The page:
Thursday, May 19, 2016

Looking into the future behind

People often say the past is behind them and the future ahead. But, Aymara people seems to think the opposite: the past is in front of them because it is what they see--what they already know; the future is behind because it is what they do not see--what they do not know yet. I am not familiar with the people, so my poor imagination goes like this: Aymara people's experience may be similar to nature trekkers' and climbers'. If you are a climber, you may have plenty of experience of watching from a mountain peak how far you have come. The past is in front of you. My hypothesis may be false unless other peoples living in mountains and highlands are proven to have the same notion of space and time in relation to their own body.

When the future is coming from somewhere in front of you, this future becomes somewhat predictable at a certain point. You can be prepared for it. But, when the future is coming from behind you, this future may not be good, as often happens with horror movies. It can be literally a backstabber.

When you cannot see the future, you need a mirror, You hold it over your shoulder in order to look what comes next after the disaster.

"If an artist or writer nowadays aims to speak about the times in which we live, how does he avoid being crushed by reality, by a world overflowing with horror?," in his Through the Back, Jeroen Peeters asks (Kinesis 5, 2014, 267). Citing Italo Calvino, he suggests that how Perseus handled Medusa and her head can be a clue: "Perseus' power is not the denial of a monstrous reality, but a mastering of it through the refusal of direct perception." Perseus saw Medusa's reflection in his shield.

The Peeters' book primarily aims to introduce contemporary European dance pieces and choreographers to his readers, but he seems not to try to interpret the pieces directly. Instead, he inserts his notes on what he has read and seen, such as Sloterdijk's writings, Botticelli's drawings for Dante's Divine Comedy, Wenders' Lisbon Story, Claude mirror (glass), Calvino, etc., between his description of the pieces and also discussions with choreographers. While these references are not irrelevant, he carefully avoids rigid interpretation. One of his leitmotivs is the art of watching, such as his notes on Perseus and the Claude glass. "Filtering" repeatedly appears as well.

According to Wikipedia, a Claude glass is "a small mirror, slightly convex in shape, with its surface tinted a dark colour. Bound up like a pocket-book or in a carrying case, Claude glasses were used by artists, travelers and connoisseurs of landscape and landscape painting. Claude glasses have the effect of abstracting the subject reflected in it from its surroundings, reducing and simplifying the colour and tonal range of scenes and scenery to give them a painterly quality. They were famously used by picturesque artists in England in the late 18th and early 19th centuries as a frame for drawing sketches of picturesque landscapes.The user would turn his back on the scene to observe the framed view through the tinted mirror—in a sort of pre-photographic lens—which added the picturesque aesthetic of a subtle gradation of tones." Peeters explains, "The gesture of turning one's back on the contemplated landscape and corporeally appropriating the image is what marks the modern spectator: framing is no longer a compositional practice that seeks to reduce and arrest experience, but the recognition of a complex mediality and a way of navigating in the world." (It reminds me of the people looking into the smartphones.) And then Peeters cites a part of Truman Capote's novel that mentions the Claude glass' soothing effect.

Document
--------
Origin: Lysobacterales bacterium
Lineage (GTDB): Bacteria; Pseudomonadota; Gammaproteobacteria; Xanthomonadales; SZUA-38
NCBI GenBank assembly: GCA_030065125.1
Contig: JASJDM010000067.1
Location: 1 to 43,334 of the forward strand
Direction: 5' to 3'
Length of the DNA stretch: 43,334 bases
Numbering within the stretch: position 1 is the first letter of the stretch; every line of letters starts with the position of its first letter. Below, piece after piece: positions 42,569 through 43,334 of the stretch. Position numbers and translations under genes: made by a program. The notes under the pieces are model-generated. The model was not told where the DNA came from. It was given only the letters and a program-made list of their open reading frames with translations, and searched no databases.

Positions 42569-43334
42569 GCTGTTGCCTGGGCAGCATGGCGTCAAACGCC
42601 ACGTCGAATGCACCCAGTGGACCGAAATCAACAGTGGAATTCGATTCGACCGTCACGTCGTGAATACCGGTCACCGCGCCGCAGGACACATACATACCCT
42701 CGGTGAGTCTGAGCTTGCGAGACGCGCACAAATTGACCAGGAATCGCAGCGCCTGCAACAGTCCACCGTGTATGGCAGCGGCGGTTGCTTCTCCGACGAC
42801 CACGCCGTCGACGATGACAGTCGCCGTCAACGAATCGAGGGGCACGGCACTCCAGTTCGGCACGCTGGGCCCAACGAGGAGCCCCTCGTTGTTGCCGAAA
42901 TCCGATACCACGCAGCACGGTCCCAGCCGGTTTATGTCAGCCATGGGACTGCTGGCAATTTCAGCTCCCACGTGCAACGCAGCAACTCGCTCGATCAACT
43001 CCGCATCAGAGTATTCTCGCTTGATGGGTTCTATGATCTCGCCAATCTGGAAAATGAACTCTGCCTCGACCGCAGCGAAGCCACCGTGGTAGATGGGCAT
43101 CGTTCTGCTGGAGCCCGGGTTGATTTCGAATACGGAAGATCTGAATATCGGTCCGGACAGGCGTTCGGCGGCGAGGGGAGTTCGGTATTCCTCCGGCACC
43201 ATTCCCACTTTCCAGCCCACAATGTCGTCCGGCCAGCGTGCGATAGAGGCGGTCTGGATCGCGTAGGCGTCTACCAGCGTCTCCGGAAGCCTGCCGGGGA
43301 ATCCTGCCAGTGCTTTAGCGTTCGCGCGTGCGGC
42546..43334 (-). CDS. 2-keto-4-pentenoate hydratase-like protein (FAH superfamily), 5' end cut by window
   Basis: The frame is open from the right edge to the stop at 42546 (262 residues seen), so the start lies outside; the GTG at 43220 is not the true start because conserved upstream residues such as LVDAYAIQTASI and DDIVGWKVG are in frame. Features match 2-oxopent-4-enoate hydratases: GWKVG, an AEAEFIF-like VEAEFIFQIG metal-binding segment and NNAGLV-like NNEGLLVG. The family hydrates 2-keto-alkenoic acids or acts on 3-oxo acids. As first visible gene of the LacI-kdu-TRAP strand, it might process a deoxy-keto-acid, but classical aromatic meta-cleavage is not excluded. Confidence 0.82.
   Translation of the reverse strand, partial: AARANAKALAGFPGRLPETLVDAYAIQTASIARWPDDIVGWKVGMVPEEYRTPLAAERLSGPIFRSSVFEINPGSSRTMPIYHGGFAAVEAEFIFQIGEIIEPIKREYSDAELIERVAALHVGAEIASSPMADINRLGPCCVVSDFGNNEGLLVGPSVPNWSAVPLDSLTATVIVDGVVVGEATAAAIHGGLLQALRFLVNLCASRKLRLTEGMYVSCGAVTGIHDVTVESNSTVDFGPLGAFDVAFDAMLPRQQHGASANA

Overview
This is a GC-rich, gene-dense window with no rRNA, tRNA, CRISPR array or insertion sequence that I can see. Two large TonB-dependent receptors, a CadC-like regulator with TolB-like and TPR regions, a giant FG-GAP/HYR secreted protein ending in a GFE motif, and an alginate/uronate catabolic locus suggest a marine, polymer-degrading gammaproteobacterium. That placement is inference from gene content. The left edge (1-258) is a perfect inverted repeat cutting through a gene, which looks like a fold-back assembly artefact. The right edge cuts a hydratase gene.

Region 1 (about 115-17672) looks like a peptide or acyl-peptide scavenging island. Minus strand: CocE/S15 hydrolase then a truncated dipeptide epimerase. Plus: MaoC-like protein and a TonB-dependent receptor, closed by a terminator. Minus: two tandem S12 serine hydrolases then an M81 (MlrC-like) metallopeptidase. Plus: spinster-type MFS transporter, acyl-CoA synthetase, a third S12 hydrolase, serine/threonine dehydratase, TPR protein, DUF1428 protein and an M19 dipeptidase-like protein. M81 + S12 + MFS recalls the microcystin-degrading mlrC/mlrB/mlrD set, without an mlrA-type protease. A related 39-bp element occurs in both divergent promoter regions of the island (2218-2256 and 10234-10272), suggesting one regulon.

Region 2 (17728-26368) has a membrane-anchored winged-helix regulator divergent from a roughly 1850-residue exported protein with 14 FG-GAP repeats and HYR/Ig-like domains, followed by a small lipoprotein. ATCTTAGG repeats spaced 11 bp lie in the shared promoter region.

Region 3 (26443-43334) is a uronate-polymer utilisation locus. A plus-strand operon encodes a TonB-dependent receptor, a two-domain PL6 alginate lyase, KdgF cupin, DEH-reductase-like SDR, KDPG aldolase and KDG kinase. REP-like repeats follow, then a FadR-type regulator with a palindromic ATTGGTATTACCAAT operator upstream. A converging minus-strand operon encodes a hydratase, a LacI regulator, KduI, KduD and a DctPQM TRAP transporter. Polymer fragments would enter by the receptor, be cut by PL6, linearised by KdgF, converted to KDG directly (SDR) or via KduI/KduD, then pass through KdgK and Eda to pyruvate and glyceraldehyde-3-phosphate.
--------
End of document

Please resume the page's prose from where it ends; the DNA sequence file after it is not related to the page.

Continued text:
Is he tired of something? I am certainly tired of things going on, especially in Tokyo and have no energy to ask what art can do. After watching Merce Cunningham's (old fashioned) pieces, he asks:
In dance's short-lived memory and poor sense of history, what can be the value of Cunningham's legacy today? Looking at Cunningham's work, I simply felt like an outsider excluded from a perfect world. And yet, confusion and doubt stayed with me, indicating the work's recalcitrance, which imposes an unexpected modesty upon me as a spectator and writer. Placed firmly outside time, high modernism's abstract nature and autonomous stance operates as an anachronism that puts contemporary practices and their historical contingence into perspective. How much medium-specificity do we need for dance to be a critical, self-reflexive practice? Doesn't the critical craze in today's art risk becoming a fetish economy that is often blind to its own limitations, and which ends up trading empty formulas and political pretensions? Aren't we all too eager to embrace not-knowing, doubt, failure and trauma, and even to instrumentalise them in view of promoting dance's critical potential? Why do we, artists and intellectuals today, expect art to make statements about the world? Juxtaposed with current artistic and critical practices, doesn't Cunningham's high modernism teach us, paradoxically enough, more about dorsality, limitations and modesty than we suspect or than we're willing to admit? (290)


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